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Clinical indications of magnetic resonance imaging for suspected malignant breast lesions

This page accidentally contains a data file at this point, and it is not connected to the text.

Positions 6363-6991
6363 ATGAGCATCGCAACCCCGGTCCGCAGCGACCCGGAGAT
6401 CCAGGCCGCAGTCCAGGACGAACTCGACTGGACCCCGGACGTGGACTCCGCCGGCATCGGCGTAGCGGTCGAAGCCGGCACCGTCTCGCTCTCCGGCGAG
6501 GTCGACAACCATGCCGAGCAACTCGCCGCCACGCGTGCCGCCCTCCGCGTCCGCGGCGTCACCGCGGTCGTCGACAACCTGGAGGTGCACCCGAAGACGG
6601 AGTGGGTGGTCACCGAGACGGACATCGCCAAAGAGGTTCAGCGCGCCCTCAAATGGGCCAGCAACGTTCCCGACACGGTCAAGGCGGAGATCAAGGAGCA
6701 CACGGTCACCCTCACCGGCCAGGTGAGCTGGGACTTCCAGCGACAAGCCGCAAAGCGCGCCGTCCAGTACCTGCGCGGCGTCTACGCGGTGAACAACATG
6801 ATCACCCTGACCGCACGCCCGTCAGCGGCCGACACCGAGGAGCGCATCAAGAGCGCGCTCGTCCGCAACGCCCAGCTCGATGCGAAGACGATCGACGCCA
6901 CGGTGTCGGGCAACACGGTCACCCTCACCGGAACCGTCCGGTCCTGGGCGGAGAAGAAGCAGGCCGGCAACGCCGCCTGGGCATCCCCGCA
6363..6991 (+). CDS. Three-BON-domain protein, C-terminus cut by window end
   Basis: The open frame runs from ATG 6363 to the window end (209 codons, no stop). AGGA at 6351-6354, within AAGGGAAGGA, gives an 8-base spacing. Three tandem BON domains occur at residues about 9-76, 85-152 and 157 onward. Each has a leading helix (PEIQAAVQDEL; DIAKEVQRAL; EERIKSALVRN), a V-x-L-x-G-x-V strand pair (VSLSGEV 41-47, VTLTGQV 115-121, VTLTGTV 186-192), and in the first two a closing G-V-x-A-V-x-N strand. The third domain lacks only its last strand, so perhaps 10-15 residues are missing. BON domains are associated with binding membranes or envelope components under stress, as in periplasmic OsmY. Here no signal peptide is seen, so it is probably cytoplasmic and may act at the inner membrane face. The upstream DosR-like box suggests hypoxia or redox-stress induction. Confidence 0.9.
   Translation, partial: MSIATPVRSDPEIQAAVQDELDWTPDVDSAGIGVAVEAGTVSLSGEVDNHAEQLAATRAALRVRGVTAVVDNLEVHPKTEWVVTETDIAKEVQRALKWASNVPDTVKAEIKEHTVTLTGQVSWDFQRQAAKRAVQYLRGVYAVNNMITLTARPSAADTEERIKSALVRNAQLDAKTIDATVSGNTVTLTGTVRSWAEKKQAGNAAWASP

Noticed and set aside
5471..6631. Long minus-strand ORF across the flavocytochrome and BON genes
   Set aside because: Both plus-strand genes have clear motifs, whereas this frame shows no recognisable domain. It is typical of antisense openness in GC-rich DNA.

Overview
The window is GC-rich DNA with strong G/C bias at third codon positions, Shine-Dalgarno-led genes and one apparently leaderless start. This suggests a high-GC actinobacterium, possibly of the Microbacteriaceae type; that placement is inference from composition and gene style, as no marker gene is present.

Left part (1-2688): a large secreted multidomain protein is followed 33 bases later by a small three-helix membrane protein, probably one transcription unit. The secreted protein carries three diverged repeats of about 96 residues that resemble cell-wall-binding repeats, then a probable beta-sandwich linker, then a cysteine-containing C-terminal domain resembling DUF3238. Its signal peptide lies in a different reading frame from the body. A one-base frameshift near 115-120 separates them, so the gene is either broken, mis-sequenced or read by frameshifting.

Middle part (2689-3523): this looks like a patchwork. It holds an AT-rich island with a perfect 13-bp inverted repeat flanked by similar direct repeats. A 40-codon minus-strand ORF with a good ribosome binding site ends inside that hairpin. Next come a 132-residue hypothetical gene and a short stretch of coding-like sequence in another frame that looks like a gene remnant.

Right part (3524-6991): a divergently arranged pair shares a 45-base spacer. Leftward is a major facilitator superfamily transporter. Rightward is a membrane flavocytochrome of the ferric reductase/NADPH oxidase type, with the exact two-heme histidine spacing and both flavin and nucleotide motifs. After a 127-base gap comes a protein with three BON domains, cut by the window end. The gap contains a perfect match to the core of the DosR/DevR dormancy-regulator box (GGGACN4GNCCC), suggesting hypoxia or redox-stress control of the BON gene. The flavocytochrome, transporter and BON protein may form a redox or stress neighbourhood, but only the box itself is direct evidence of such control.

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  • Save Clinical Medicine and Diagnostics 2016, 6(2): 32-37 DOI: 10.5923/j.cmd.20160602.02 Clinical Indications of Magnetic Resonance Imaging in Suspected Malignant Breast Lesions Naglaa M. Elsayed1,2,*, Rawan F. Abuzinadh1, Wojood Ramadan1 1Department of Diagnostic Radiology, Faculty of Applied medical Sciences, King Abdulaziz University, Jeddah, Saudi Arabia 2Department of Diagnostic Radiology, Faculty of Medicine, Cairo University, Cairo, Egypt Abstract Introduction: Breast cancer is the most frequently diagnosed life threatening cancer in females and the leading cause of cancer death among them. About one third of cancers in females arise in the breast. Magnetic resonance imaging (MRI) has been used as an important diagnostic tool for the breast, and the role of MRI in breast cancer is progressing. Many techniques are developed for beast MRI, the most useful of them is dynamic contrast enhanced technique. MRI improves the detection of primary and recurrent breast malignancy and evaluation of the response to treatment. It offers high sensitivity for the detection of multifocal and multicentric lesions, which is important in selecting patient candidates for conservative breast surgery. MRI is an ideal tool in screening young women with strong family history of breast cancer. Aim of work: The aim of our work was to study clinical indications for the use of MRI in suspicious malignant breast lesions, and its impact on patients' outcome. Materials and method: We collected data of 50 female patients who had breast MRI after mammography. The mean age was 44.5 years (range = 23-69 years). Patients presented with various clinical indications for breast MRI. Correlations of MRI findings with histopathology results were analyzed. Conclusions: The sensitivity of MRI in detecting malignant breast lesions was 90%. MRI showed statistically significant sensitivity for post-operative, post chemotherapy cases as well as in screening high risk patients. Keywords Breast, MRI, Sensitivity, Malignant, Dynamic, Screening, Mastectomy, Lumpectomy, Chemotherapy 1. Introduction All over the world, breast cancer is the most common life threatening cancer in females and the leading cause of cancer death among them. About one third of cancers in women arise in the breast, making it by far the most commonly diagnosed cancer after excluding basal and squamous cell carcinomas of the skin [1]. A great and continuous effort for prevention, diagnosis, and treatment has led to significant reduction of the mortality rate of breast cancer. In addition, breast cancer management has become increasingly complex, requiring full assessment and review of multiple issues including mainly imaging [2]. The most commonly used radiology imaging modality for breast cancer is mammography. It is used as a screening and diagnostic tool, and also to monitor surgical or chemotherapeutic intervention. However, it has many limitations i.e. poor imaging of dense breast, detecting small lesions or multicentric tumor foci. Recently, Magnetic resonance imaging (MRI) has become an important diagnostic tool for breast imaging, and its role in breast cancer assessment is growing. In addition to mammography * Corresponding author: (Naglaa M. Elsayed) Published online at Copyright © 2016 Scientific & Academic Publishing. All Rights Reserved and Ultrasound, MRI can be valuable to the work-up of suspected breast lesions or in the follow up of biopsy-proven malignancy [3]. The value of MRI of the breast is increasingly recognized by physicians and radiologists which lead to more clinical indications of this technology [4]. Improvements in MRI scanners, development of new techniques and pulse sequences and the use of rapid dynamic contrast studies have improved the image quality, and raised the sensitivity and specificity of MRI for breast cancers detection [5]. Indications of breast MRI imaging include breast implants, where it can assess the implant itself with its possible complications e.g. rupture, and also the surrounding breast tissue where some small lesions may be obscured by the implant in the mammographic images. MRI is also useful for detecting small breast cancers, multifocal or multicentric lesions, staging breast cancer, selecting the most appropriate treatment whether total mastectomy or conservative surgery, and for patient follow-up after surgical treatment to exclude recurrence or residual lesions. Breast MRI also has high specificity in evaluation of tumor response to neoadjuvant chemotherapy [4, 6]. In addition to its role as a diagnostic tool, MRI has been extensively investigated as a useful tool in screening younger women at high risk of breast cancer, where mammography and Ultrasound may fail in detecting some lesions [4]. Clinical Medicine and Diagnostics 2016, 6(2): 32-37 33 2. The Aim of Work The aim of this work is to study different clinical settings in which MRI is shown to be valuable in detecting malignant breast lesions, in addition to studying its sensitivity, diagnostic accuracy and its impact on the clinical outcome of patients. 3. Patients and Methods magnet Siemens MRI machines in prone position with breast coil. No sedation was used. For premenopausal women, the best time to perform breast MRI was the second week of menstrual cycle. For postmenopausal patients, the examination was performed at any time. A written consent was taken from all participants. Table 1 summarizes the protocol parameters used. Fine needle or true cut biopsy was done for suspicious malignant lesions under complete aseptic conditions after taking written consents. This study was done after obtaining an ethical approval from the research ethics committee. 3.1. Subjects The study included 50 female patients, ranging in age from 23 to 69 years with the mean age 44.5 years. Thirty-five patients were premenopausal, aged 23-49 years, while 15 patients were post-menopausal aged 50-69 years. All participants had bilateral mammography with at least two views for each breast before doing MRI. Additional breast Ultrasound was done for 24 patients. The indications for breast MRI included; suspected breast lesions on mammography to confirm or exclude malignancy and before biopsy decision (21 patients), post mastectomy or lumpectomy for malignant breast lesions to exclude recurrence or residual (12 patients), follow up patients after chemotherapy for breast cancer (4 patients), screening of patients with strong family history of breast cancer (10 patients), in addition to miscellaneous indications which were; breast implants with lump (1 patient), recent indrawing of the nipple (1 patient) and unilateral mastalgia (1 patient). We included only patients with clinical or mammographic suspected malignancy and cases under treatment from biopsy-proved malignancy. The exclusion criteria included patients with normal or benign looking lesions on mammography. 3.2. MRI Procedure The MR imaging was performed using a 1.5-T and 3-T 3.3. Image Interpretation All MR images had been interpreted by an expert radiologist specialized in breast imaging. Analysis of the images on all pulse sequences and precise reading of the dynamic studies was performed. Demographic and clinical data were collected. MRI findings were correlated with the pathology results and manually, statistically analyzed to study the sensitivity of MRI in the diagnosis of breast malignant lesions. 4. Results We arranged the patients according to the clinical indications into 5 groups: Group 1: 21 patients with suspected malignant breast lesions on mammography. MRI was requested prior to biopsy and to exclude multiple lesions or lesions on the contralateral breast. Group 2: 12 patients with post mastectomy or lumpectomy to exclude recurrent or residual tumor. Group 3: Follow up of 4 patients after chemotherapy for breast cancer for suspected recurrence. Group 4: Screening of 10 females with strong family history of breast cancer with either suspected mammographic results or dense breasts in young ladies. Group 5: Miscellaneous case; one patient with breast implant and felt lump, one patient with mastalgia and one patient with recent indrawing of the nipple. Table 1. TR TE FA NEX 1-scout view(axial-coronal-sagittal) T2 tse-tra-2mm axial 6601 82 80 1 T1 tse-tra-2mm axial 700 10 149 1 T2 tirm-tra-2mm axial 4100 57 62 1 Injection 20,00 dot arum contrast (10 seconds gap from pre-post contrast) T1, 3d, dynamic, axial (1+5spair) 4032 1057 10 1 SLICE THICKNESS 2 2 2 1 MATRIX FOV C-/+ 256×320 380 C256×320 380 C256×256 380 C- 318×448 380 C+ MRI protocol TSE: turbo spin echo TRA: transverse TIRM: turbo inversion recovery magnitude SPAIR: spectral pre saturation attenuated inversion recovery TR: repetition time, TE: inversion time, FA: flip angle, NEX: number of excitation, FOV: field of view. 34 Naglaa M. Elsayed et al.: Clinical Indications of Magnetic Resonance Imaging in Suspected Malignant Breast Lesions The results were as the following: Group 1: MRI detected malignant lesions in all patients with suspected breast cancers; BIRADS IV in 12 patients, BIRADS V in 8 patients, and multicenteric lesions in one patient (Figure 1: A, B and C). These findings matched with the pathology in 19 cases (15 IDC, 2 DCIS and 2 ILC)*, while in two cases, the pathology was negative for malignancy. These 2 negative patients were diagnosed as BIRAD IV on MRI. MRI sensitivity was 90.4%. *IDC = intraductal carcinoma, DCIS = ductal carcinoma in situ, ILC = intralobular carcinoma suspected nodule in the last patient. Pathological analysis revealed IDC in 10 patients (Figure 2: A, B and C) and DCIS in one patient, while it was negative for malignancy in the patient with fibrocystic disease and suspected nodules. MRI sensitivity was 91.6%. (A) T1-FL3D-TRA-DYNAMIC-SPAIR (A) A-T2-TSE-TRA (B) Subtraction image (B) SUBTRACTION IMAGE (C) MIP RANGE (C) MIP RANGE Figure 1. 45 years old female patient, presented with suspected lesion on mammography. MRI shows multiple early and persistently enhancing variable sized lesions noted along the entire lateral aspect of the right breast (arrows). Several abnormal axillary lymph nodes are seen in both axillae. Pathological findings: Infiltrating lobular carcinoma. Eighteen right axillary lymph nodes are identified, eight of them are positive for metastasis (8/18) Figure 2. 55 years old female patients, presented with subtotal mastectomy. MRI was asked to exclude suspected tumor recurrence. MRI shows indrawing of the left nipple with bilobed speculated early and persistently enhancing irregular retro areolar nodules (arrows). Abnormal left axillary lymph nodes are seen. Pathological findings: Invasive ductal carcinoma. Left axillary lymph node dissection: twenty sex lymph nodes are identified, all of which are positive for metastasis (26/26) Group 2: Twelve patients with post mastectomy (7 patients) or lumpectomy (5 patients) presented for breast MRI to exclude suspected tumor recurrence or residual .MRI proved focal tumor recurrence in 10 patients, infiltrating mass in one patient and fibrocystic changes with Group 3: Four patients had chemotherapy for breast cancer, and MRI was requested to exclude clinically suspected tumor recurrence. MRI showed BIRADS IV in 2 patients, BIRADS V in one patient and an enhancing parenchyma with suspected mass in another patient. Clinical Medicine and Diagnostics 2016, 6(2): 32-37 35 Correlation with pathology revealed IDC in 3 patients and DCIS for the patient with suspected mass, with 100% sensitivity. Group 4: Ten female participants with strong family history of breast cancer, and highly suspected findings by mammography and / or Ultrasonography, or had dense breasts which reduced the sensitivity of mammography, presented for MRI of the breast as a screening tool. MRI was positive for malignancy in all of them. Three females had BIRADS III, 5 females had BIRADS 5, and 2 females had multicentric nodules. Out of those 10 patients, only 8 proved to be malignant on histopathologic analysis (4 IDC, 3DCIS and 1 Phylloid tumor) (Figure 3), while 2 patients whom were diagnosed by MRI as BIRADS V proved to be negative for malignancy on pathology. MRI sensitivity was 80%. 70% 60% 50% 40% 30% 20% 10% 0% IDC DCIS ILC PHYLLOID Figure 4. Types and percentage of pathologically proved malignant breast lesions 5. Discussion T1-FL3D-TRA-DYN-GD Figure 3. 37 years old female patient, presented with strong family history of breast cancer and recent enlargement of the left breast. There is a huge complex mass in the left breast, hypointense on T1 WI and predominantly hyperintense on T2 WI as well as STIR images (not shown). After gadolinium injection, the peripheral aspect of the mass is enhancing progressively; however, the central aspect does not show any significant enhancement and therefore, this is consistent with central necrosis or cystic degeneration (arrow). Pathological findings: Malignant phylloid tumor Group 5: Three patients presented with miscellaneous manifestations; mastalgia, recent indrawing of the nipple and breast implant with lump. MRI was done to verify underlying pathology and revealed focal masses for the first 2 patients with surprising mass of the contralateral breast of the patient with breast implants. Biopsy revealed DCIS for the first two patients and ILC for the third patient with 100% sensitivity. However, the small number of this group doesn't accurately reflect MRI sensitivity. The number of patients that represented with axillary lymph nodes in MRI was 15 out of 50. Malignancy was pathologically proved in 11 cases only with the MRI sensitivity for detecting malignant lymph nodes was 73%. The overall MRI sensitivity for breast malignant lesions in this study was 90%. This study didn't include participants without malignancy. So, we didn't measure the specificity or the positive and negative predictive values of MRI. Figure 4 shows the distribution of pathologically proved malignant breast lesions in the study population where IDC was the most commonly detected malignancy by MRI. The current research shows that the overall sensitivity of MRI in detecting breast cancer is 90% which matches with what is mentioned in literatures where "the overall sensitivity of MRI for breast cancer has been proved to be relatively high, ranging from 85% to 100%" [7]. Among positive cases for malignancy in our study, IDC is the commonest detected malignancy (about 65%) followed by DCIS. In a study of Harms and Flamig, 1993, MRI sensitivity approaches 100% in detecting IDC [6]. MRI sensitivity for invasive lobular carcinoma and DCIS are lower than IDC [8]. It is mentioned in literature that "The detection of breast cancer with MRI is based on the fact that nearly 100% of invasive cancers will enhance after I.V. gadolinium injection. This is probably depends on the basis of invasive tumor angiogenesis. For in situ cancers, MRI detects only 40-100% of lesions. In other studies, the sensitivity for DCIS is probably in the 50% range", while the sensitivity for invasive breast cancers more than 3 mm is almost 100% [9, 10]. Dynamic contrast-enhanced MRI is an important technique in breast imaging. It shows high sensitivities up to 100% for IDC and 40% for DCIS [11, 12]. MRI is done to evaluate breasts before biopsy in an effort to reduce the number of unnecessary biopsies for benign lesions and also to detect the possibility of multiple lesions [13, 14]. In young women with extremely dense breasts, multiple malignant foci could be easily missed by mammography, while MRI is significantly more sensitive in detecting such lesions. Multifocal or multicentric lesions may greatly affect the treatment plans of patients where conservative operation will not be optional. In our study, MRI could diagnose 3 multicentric lesions which were proved to be malignant by pathology. MRI breast has been used extensively more than before 36 Naglaa M. Elsayed et al.: Clinical Indications of Magnetic Resonance Imaging in Suspected Malignant Breast Lesions due to many reasons; many patients don't want to undergo a biopsy for a suspected lesion found in mammography or Ultrasound, doctors want to be very cautious in case of litigation, or because the abnormality has not been thoroughly worked up on mammography and Ultrasound [9, 10]. All our participants were referred for MRI of the breast as a mandatory imaging tool, either to exclude highly suspected malignancy before biopsy, to follow post-operative or post chemotherapy cases or for screening high risk females. Most of our participants aged less than 45 years. MRI is very beneficial for those young ladies with dense breasts because – in contrast to mammography- its sensitivity in detecting breast masses doesn't affected by breast density. Using MRI as a screening tool for breast cancer has been extensively studied. High risk females tend to develop breast cancer at a younger age when the mammography is not ideal tool due to increased breast density. Some authors mentioned that "breast cancer screening with MRI is associated with an increase in false-positive results that lead to more unnecessary biopsies" [15] and other studies stated that, "breast MRI for women at high risk for breast cancer development leads to a recommendation of biopsy in about 17% of cases, and cancer tends to be found in about 24% of those biopsies". [16, 17]. On the other hand, The American Cancer Society (ACS) recommends that all women with a greater than 20% lifetime risk of breast cancer should have MRI of the breast and mammogram every year starting at age 30 [5, 18]. It is mentioned in literatures that in high-risk women, MRI sensitivity for DCIS and IDC is 87% and 90% respectively [12, 19]. In our study, histopathology was positive for 80% of cases with strong family history of breast cancer and positive MRI findings, 50% proved to be DCIS. These findings are very close to the results of Kvistad et al, 2000 who found that more than 50% of MRI-detected breast cancers in high risk females were DCIS [20]. Other indications of breast MRI include post lumpectomy where MRI shows high sensitivity in detecting possible residual breast cancer in patients who have had conservative surgery with breast lump removed. MRI could detect the presence of very little amount of residual carcinoma at the operative margins. So, it helps to select patients for re-excision [21]. The sensitivity and specificity of MRI in detecting residual tumors after lumpectomy were100% in the study Cecil et al, 2001 [22]. Also after mastectomy, MRI has a great role to exclude recurrent tumors, or newly developed lesions on the contralateral breast. One of the most important diagnostic findings is that, after lumpectomy and radiation treatment, residual cancer will enhance, while inactive scar tissue will not. MRI after chemotherapy typically shows about a 75% correlation with histology and only 60% correlation to physical examination [10]. MRI is particularly useful in breast cancer patients who have not had a complete clinical response to the treatment [23, 24]. In the current study, MRI is correlated with histology results in 100% of patients where four patients having chemotherapy for breast cancer subjected to MRI. Malignancy was detected in all cases which was also proved by pathology. The variation in these percentages between our results and the previous one may be due to the few number of this group of patients in our research. MRI of the breast is not only important for accurately diagnose the tumor size, multifocality or multicentricity, local extent and distant spread - but also the presence of lymph node metastatic deposits which is essential in staging of cancer before treatment [25, 26]. Thirty percent of our patients have abnormal axillary lymph nodes in MRI. Out of them, 73% proved to be malignant by pathology, and this affects the staging and treatment plans of those patients. However, in our opinion MRI could not be used independently for breast imaging -in spite of its proved high sensitivity and specificity in many previous literaturesbecause it is expensive and sophisticated technique that makes it not suitable for all patients. 6. Conclusions MRI is highly sensitive in detecting malignant breast lesions which makes it an essential tool in breast imaging. However, it has some limitations that prevent its using widely, including its high cost compared to mammography and infrequent availability in many health facilities. The American Cancer Society's recent recommendation of MRI as a screening tool in young females at very high risk of breast cancer shows that this technology is beginning to play a more significant role in detecting breast cancer. An expanding study with a larger sample volume is needed to get better statistical results. REFERENCES [1] Carlson RW, Allred DC, Anderson BO, Burstein HJ, Carter WB, Edge SB, et al. "Breast cancer. Clinical practice guidelines in oncology,". J Natl Compr Canc Netw; 7(2): 122-92. Feb. 2009. [2] Link, John S. "Breast Cancer Survival Manual: A Step-by-Step Guide for the Woman with Newly Diagnosed Breast Cancer", 4th ed. New York: H. Holt, 2007 2. [3] Mann RM, Kuhl CK, Kinkel K, Boetes C. "Breast MRI: guidelines from the European Society of Breast Imaging," Eur Radiol; 18: 1307-18. 2008.3. 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